But in this one, the opposite happened. The reviewer found his fun in a few things, but the number, severity and importance of the bad things, in his estimation, outweigh the good points. Outweigh, not eliminate. And that’s why the review is how it is – a reviewer having a bit of fun, enjoying a couple of things, but when having to appraise it overall the numerous (in his estimation) bad points enter the picture and the score is what it is.

    It’s not that “the reviewer said he was having fun! how can the score be low?”. The reviewer said he was having fun -sometimes-, at -some points- and with -some elements-. The rest, he found it ranging from not fun to aggravating. Hell, I’m sure I can find -some- fun in Lineage, for example. If I’m writing a review does that mean I need to give it a good score because I had a little bit of fun with it? No, don’t think so.

    This is why I always wanted to get rid of final scores for my reviews, but never really could. Cuts a lot of the ambiguity, but TPTB won’t have it; we need those scores there for the casual page browsers, so they can have their appraisals at a glance and move on. God forbid people spend time reading a few pages that -should- interest them in the first place.

    Reading this re-review I can see why he thinks it’s a 4/10 because I’m not getting hung up on the little fun he had. He felt the game’s drawbacks were important enough to erode that fun, and that’s that. Maybe if I played it I’d have a different opinion, maybe the same. Maybe I like the same things and dislike different ones, etc.

    My advice: Forget the score, read the review. If you’re playing DF and having fun, keep at it. But if you’re looking for info about it, read the review, skip the score, get your own idea guided by the reviewer.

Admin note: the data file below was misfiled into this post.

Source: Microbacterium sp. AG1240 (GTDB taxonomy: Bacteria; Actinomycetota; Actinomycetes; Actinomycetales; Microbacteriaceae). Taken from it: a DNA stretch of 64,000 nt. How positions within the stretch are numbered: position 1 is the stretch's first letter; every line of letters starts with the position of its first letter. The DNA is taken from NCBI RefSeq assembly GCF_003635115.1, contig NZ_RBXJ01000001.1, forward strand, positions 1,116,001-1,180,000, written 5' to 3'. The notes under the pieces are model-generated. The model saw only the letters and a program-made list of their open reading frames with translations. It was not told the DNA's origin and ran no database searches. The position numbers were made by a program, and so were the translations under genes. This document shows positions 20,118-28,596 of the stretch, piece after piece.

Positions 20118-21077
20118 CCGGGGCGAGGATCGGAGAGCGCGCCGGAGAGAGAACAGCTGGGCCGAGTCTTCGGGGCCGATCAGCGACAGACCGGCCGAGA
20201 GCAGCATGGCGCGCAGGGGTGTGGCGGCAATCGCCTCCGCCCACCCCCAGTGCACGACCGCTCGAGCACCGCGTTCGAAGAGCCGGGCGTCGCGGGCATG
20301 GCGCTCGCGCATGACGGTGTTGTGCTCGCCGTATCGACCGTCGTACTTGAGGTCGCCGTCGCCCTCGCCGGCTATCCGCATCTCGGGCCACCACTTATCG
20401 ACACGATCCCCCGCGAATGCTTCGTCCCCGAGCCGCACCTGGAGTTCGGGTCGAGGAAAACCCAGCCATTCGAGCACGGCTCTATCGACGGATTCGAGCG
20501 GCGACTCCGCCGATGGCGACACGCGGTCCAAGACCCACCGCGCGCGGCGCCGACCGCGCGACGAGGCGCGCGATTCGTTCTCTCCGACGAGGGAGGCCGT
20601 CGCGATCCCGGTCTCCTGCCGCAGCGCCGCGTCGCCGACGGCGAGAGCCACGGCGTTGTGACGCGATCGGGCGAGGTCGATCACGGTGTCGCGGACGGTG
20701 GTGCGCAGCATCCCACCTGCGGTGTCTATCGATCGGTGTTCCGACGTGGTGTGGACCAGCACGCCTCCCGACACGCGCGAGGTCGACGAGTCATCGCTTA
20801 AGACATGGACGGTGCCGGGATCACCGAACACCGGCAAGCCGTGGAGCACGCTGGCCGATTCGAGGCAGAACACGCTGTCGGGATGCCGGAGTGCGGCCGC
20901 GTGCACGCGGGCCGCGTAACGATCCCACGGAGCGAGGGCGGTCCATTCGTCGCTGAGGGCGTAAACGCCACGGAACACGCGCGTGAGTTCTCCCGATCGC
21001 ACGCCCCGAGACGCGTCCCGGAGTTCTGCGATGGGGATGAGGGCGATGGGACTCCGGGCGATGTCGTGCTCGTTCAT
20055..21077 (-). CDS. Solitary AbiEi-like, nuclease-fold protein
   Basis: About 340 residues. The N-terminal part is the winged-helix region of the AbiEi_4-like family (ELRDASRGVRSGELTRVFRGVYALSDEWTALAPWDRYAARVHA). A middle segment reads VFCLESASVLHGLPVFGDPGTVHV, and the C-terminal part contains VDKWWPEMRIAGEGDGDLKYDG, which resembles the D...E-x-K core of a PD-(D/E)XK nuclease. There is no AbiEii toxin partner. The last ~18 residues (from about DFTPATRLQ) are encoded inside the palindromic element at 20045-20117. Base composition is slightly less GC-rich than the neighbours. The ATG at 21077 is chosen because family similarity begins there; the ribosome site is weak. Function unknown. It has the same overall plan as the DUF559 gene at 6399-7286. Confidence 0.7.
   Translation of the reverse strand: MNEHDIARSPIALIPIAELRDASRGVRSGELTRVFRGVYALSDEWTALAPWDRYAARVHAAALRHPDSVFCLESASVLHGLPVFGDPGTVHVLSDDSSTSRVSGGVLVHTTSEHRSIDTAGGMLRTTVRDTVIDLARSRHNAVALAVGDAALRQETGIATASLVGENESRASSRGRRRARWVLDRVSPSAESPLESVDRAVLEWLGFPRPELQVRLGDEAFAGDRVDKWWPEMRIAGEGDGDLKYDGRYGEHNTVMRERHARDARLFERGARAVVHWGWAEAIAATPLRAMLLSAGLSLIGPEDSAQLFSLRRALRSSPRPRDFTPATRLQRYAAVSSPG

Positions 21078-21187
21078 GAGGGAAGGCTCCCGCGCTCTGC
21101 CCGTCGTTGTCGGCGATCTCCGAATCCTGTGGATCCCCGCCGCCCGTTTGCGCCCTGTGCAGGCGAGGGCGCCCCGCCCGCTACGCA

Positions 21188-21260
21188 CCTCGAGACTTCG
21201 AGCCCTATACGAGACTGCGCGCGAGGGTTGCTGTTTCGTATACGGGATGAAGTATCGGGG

11. @ Julian – Excellent rebuttal. So many people are looking at this review through their own prejudices that they can’t accept it for what it is. Gillen played the game, wrote about what he liked and didn’t like, and assigned a score based on Eurogamer’s rating criteria. And a 4/10 for Eurogamer solely states “Below Average.” That’s it. If anyone thinks that review described a game that was other than below average, they may want to read it again.

  12. Pretty much, yeah. I don’t know EG’s explanation for their scoring system, and I really don’t care to know. But if a 4/10 is “below average” to them, I read the review and I get that impression as well. I don’t need the score.

    Let’s see, going by memory and ignoring all the meta about the previous review situation, what do I come out with?

    – The game has solid, unforgiving PvP action, which is intense…

    … but marred by…

    – Inadequate controls at some points
    – Not so great UI
    – Excessive grind
    – Some questionable design decisions

    In the middle I’m sure there’s the slew of tiny little things, for good and bad, that any MMO has and are not worth to write about, but can affect things.

    So how’s this not “below average”? I think the problem we’re having with this thing, even before that fateful review had come along, is that some folks do very much want that unforgiving pvp action and are willing to excuse or not mind a lot of “below average” things in order to get to it. Some others won’t, and would say “no, hold on, the below average things do matter”. That’s where we are.

    I’m not harping on my distinguished pvp enthusiast cousins. Next year it could be anyone else on any game who will dismiss a lot of things that should not be dismissed (and much less, dismissed from a professional review) in order to get the one thing they’re interested about. This time it was them, and of course some attitudes didn’t help one bit.